So it's not that we don't want to see our children, it's just that snow days throw them at us when we were in no way expecting to have to catch them. It's like, "OK, it's 7 a.m. Let me do these chores and then get everyone ready and off to daycare and then I'll go to work," and then Old Man Winter is like "HA! WRONG! HERE'S YOUR KID! I'M CLOSING YOUR DAYCARE FACILITY! FIND SOMEWHERE ELSE TO BRING THEM TODAY!" And it's like, "Well, crap, this is really inconvenient, Old Man Winter, because I have nowhere else to bring them and I have to go to work." And then Old Man Winter throws his head back and laughs because he's a total a-hole. I didn't know daycare facilities close sometimes until I was a working mom, but it totally happens.
As a current stay-at-home mom, I can tell you that snow days continue to blow. My kids go to preschool three mornings a week. I rely on those mornings to write, do chores, and get errands and appointments in that I can't do with them in tow. Snow Days throw off those mornings and create a domino effect throughout the rest of the week.
Kids see snow and they want to play outside. You see snow and you see all the massive amounts of layering you're going to have to do. You also see how damn cold it is out and realize that you're going to have to be out there with them. Kids don't feel cold, but you sure as hell do, and it's not pleasant. Sure, romping about with your kids in the snow is fun... sometimes. It's not an every day sort of pleasure. Pro-tip: you can probably distract them from wanting to play outside by offering them hot chocolate instead. Honestly, the thought of hot chocolate when he comes inside is half the reason my son wants to go out in the snow, anyway.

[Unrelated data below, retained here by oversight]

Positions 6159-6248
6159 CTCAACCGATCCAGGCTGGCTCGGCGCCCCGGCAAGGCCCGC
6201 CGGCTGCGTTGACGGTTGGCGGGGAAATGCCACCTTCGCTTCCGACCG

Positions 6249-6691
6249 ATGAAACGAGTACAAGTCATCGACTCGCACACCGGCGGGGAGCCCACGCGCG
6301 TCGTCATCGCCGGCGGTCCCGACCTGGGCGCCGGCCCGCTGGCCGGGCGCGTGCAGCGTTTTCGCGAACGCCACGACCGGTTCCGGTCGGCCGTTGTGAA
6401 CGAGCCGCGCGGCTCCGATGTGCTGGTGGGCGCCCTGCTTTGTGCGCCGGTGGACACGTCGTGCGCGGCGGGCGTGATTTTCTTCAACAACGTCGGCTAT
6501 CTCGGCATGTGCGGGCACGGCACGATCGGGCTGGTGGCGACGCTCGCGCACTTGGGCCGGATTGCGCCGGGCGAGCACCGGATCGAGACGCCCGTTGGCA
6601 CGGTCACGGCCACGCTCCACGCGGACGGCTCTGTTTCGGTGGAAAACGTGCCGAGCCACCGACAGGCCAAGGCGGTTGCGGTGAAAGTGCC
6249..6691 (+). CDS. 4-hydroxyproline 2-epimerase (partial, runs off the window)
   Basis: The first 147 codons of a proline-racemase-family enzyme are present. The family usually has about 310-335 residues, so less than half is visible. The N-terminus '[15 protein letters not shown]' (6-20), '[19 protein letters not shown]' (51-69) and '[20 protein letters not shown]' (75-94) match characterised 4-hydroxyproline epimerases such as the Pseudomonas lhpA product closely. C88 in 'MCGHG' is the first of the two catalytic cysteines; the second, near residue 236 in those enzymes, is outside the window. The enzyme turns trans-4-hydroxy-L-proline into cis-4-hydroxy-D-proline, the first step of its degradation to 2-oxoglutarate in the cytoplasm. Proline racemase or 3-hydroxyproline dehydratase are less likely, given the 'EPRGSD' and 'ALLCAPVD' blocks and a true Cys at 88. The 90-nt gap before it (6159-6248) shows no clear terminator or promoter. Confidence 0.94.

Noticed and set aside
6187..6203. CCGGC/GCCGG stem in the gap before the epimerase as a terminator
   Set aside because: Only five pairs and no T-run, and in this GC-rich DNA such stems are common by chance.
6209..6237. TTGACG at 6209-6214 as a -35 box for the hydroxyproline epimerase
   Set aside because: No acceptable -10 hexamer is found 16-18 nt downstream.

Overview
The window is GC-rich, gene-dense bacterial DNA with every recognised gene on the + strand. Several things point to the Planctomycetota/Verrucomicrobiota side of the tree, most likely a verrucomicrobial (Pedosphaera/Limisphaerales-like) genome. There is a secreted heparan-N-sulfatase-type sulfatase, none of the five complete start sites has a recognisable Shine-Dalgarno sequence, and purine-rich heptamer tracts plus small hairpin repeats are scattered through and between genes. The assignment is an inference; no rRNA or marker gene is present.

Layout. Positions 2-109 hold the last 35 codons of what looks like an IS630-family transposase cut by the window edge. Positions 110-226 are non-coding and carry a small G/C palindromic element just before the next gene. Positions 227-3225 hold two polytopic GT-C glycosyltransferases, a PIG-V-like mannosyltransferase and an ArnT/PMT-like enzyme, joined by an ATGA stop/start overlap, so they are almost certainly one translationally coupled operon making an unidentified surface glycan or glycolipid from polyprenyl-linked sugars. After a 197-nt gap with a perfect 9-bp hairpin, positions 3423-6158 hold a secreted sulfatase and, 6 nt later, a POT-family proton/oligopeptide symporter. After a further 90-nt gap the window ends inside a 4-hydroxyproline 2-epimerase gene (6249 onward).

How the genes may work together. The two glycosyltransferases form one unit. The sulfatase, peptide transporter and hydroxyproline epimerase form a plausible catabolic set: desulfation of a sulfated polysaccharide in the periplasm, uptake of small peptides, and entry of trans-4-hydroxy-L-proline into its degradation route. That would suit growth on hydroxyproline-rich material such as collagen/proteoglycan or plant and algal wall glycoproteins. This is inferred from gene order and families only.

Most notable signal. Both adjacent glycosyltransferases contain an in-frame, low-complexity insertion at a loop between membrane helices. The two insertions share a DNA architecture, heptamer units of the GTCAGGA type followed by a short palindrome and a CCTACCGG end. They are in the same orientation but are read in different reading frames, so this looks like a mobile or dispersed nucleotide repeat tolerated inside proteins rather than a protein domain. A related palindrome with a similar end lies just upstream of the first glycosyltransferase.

This is even assuming you don't have to dig your way out of your driveway, which blows and can take hours if you don't have a snowblower. Even on a "good" day, you probably have to scrape ice off your windshield and drive slower than usual to account for roads that have narrowed because of massive piles of snow and ice slicks. Considering every child you have automatically adds about 10 minutes to your getting out of the house under the best of circumstances (not even including all the damn layering you're going to have to do), you're going to need, like, 14 hours to get ready to go anywhere.
Either you have to resign yourself to the idea that the area in front of your door will remain a muddy pond for the next few months, or your kids will forget to take off their shoes when they come inside and track the stuff all over the house. Either way, I hope your mop is in working order, because you're going to be using it a ton.
OK, it's hilarious to see their tiny, uncoordinated little legs try to walk through snow. But it's also annoying if you have stubborn children like mine who insist upon walking absolutely everywhere by themselves and do not accept assistance of any kind. To exacerbate this problem...
So it's like, "I want to play in the snow!" and then all of a sudden you hear them wailing and you think, "Oh no! That snow must be filled with battery acid and razor blades!" but it turns out they just got a fingertip sized amount of snow between their coat and mitten.
Yes, parenting throughout the Northeast winter is not for the feint of heart. When times get tough, just do what I do and remind yourself that you only have to go through a very wet spring and humid summer to get to the glory of your next Northeastern fall...
Images: Courtesy of Sarah Ashman; Giphy(7); Gifsoup; Tumblr